The idea of pizza delivery is, of course, very familiar: Just call up Domino’s, wait 30 minutes (or so), and you’ll have it at your door.
But what if you're craving a very particular kind of pizza—deep dish pizza, say, from the famous Lou Malnati’s in Chicago? And, to complicate matters just a tad, what if you don’t live in Chicago, or anywhere near Chicago at all?
Enter Goldbely. Cofounder and CEO Joe Ariel was born in New York, but began to get a taste for regional American delicacies when he went to college in Tennessee. "My eyes were opened to all these foods I didn’t have growing up—pulled pork, BBQ ribs, country ham, biscuits and pie," he says. Eventually, after founding Eats.com and running Delivery.com, he and three cofounders decided to launch Goldbely. The pitch was simple, if somewhat outlandish: a nationwide delivery service for delicacies and iconic dishes from all over the country.
Are you a New Yorker transplanted to Texas? Goldbely can still let you "have what she’s having"—pastrami on rye from Katz’s deli. Did you see an irresistible roadside burger on a Food Network show? Odds are Goldbely can hook you up (or is working on it). Can’t resist the latest outlandish food trend you read about online? Goldbely’s happy to send you something from Baconery, the New York bakery that makes everything with bacon. (Startups shipping bacon have a storied history, actually; "if bacon was a stock and you bought it five years ago, you’d be a happy man now," declares Ariel.)
"We want to basically know where every amazing bite is, and make those transportable," says Ariel. A few months ago, Goldbely struck up a partnership with Facebook to power gifts through the social network. Goldbely also recently joined up with Southern Living Magazine on a feature on its site: For a story on the South’s "tastiest towns," Goldbely made actually tasting those towns a matter of a few clicks, rather than a road trip.
"We let people travel with their taste buds," says Ariel, with the tone of someone only slightly embarrassed at having to repeat a cutesy slogan.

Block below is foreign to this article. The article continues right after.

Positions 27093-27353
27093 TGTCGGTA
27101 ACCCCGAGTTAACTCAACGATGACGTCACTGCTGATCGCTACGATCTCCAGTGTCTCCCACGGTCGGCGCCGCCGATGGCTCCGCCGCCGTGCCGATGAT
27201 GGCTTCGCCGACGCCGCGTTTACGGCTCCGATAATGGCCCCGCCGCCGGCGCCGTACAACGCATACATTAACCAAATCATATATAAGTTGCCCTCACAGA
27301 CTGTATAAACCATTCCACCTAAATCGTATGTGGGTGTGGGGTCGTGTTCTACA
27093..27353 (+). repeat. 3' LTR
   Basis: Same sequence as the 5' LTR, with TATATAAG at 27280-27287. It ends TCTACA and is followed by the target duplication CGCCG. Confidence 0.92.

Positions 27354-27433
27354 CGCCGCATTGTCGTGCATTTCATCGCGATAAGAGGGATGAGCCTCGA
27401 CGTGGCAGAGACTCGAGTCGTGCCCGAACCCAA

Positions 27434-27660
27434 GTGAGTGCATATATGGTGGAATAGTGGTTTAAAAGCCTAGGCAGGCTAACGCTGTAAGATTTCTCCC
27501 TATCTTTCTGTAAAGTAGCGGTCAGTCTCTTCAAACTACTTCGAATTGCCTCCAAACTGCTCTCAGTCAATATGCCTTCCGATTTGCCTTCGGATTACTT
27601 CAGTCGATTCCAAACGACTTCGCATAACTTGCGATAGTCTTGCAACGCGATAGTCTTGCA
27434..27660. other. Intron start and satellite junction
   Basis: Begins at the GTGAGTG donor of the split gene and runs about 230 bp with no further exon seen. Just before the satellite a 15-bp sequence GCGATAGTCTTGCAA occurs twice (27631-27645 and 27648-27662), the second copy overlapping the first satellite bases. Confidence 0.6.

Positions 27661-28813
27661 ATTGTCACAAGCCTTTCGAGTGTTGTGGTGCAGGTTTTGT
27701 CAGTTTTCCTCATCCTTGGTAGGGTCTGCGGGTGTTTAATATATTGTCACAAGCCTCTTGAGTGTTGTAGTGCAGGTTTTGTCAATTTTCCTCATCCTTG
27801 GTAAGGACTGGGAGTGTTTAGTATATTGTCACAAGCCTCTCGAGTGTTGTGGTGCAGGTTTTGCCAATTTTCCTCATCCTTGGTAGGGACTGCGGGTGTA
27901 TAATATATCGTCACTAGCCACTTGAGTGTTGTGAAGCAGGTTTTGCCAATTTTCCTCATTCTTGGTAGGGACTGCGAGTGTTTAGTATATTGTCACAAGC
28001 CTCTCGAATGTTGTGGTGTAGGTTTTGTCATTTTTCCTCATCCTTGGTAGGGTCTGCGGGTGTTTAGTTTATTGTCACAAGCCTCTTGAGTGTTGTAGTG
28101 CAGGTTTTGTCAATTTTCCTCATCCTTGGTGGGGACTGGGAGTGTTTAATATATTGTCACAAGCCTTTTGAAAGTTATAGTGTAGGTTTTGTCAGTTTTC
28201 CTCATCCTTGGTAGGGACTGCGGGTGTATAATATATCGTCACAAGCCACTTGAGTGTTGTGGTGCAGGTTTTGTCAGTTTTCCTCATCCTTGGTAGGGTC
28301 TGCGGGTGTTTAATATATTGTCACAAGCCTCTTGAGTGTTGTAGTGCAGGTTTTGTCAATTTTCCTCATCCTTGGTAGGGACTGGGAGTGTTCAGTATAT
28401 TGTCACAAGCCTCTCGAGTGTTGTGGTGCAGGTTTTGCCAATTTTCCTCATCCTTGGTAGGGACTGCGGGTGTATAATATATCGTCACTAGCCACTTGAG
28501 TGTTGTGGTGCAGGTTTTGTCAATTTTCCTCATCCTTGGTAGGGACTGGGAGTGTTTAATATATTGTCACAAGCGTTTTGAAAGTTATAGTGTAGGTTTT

Most of you, probably salivating at the photos in the slideshow above, only have one question at this point: What took so long? Ariel is convinced that a number of conditions are met in 2013 to make now the moment for a service like this to truly gain traction. For one thing, we are "the Food Network generation," he says; there is a widespread culture of media-enabled food covetousness that has reached some sort of magical tipping point. And the rise of e-commerce generally has given precedent to a site like Goldbely, a one-stop marketplace for people to discover and order little gems from around the country. Ariel cites the likes of Etsy and Fab as giving him confidence in this venture.
The evolution of transportation and refrigeration technology also played a role. Goldbely ships three kinds of items. First, there are those that require no refrigeration at all (brownies and chocolates, for instance); these are rather cheap to ship. Second, there’s items requiring freezing; these require dry ice, which is somewhat more expensive. Third, there’s items that require being shipped on gel packs—"basically the equivalent of a mini refrigerator, usually in a Styrofoam cooler," says Ariel. Crucially to the viability of his business model, Ariel says that the prices on that micro-refrigerating and freezing have come down significantly over the last five years, as the technology has been refined.
And how about cost to the consumer? Inevitably, shipping delicacies across the country won’t come cheap. Ariel says, though, that he finds most users approach the site in a gifting mind-set, ready to splurge to make a nice gesture to someone, be it a business partner or a loved one. Rare will be the day that Sex and the City lovers around the country will order a Magnolia cupcake merely because they’re jonesing for it; more likely, those special occasions like birthdays or baby showers will drive such purchases.
Ariel says he’s drumming up further funding, and talking with "big players" (whom he declines to name, for now) for future partnerships. It’s conceivable that Goldbely could become something closer to a household name decidedly soon, should they manage to strike a deal with the Food Network, say. The site’s doing well already, though; in the seven short months since the startup launched, it has grown roughly 75% month over month, says Ariel.
What’s on the near horizon for the company are summer specials on the site touting great American hotdogs and great American ice cream parlors. And Ariel says he’s always welcome to pitches from vendors and foodies alike as to what delicacy Goldbely should feature next: "We’re crowdsourcing deliciousness," he says.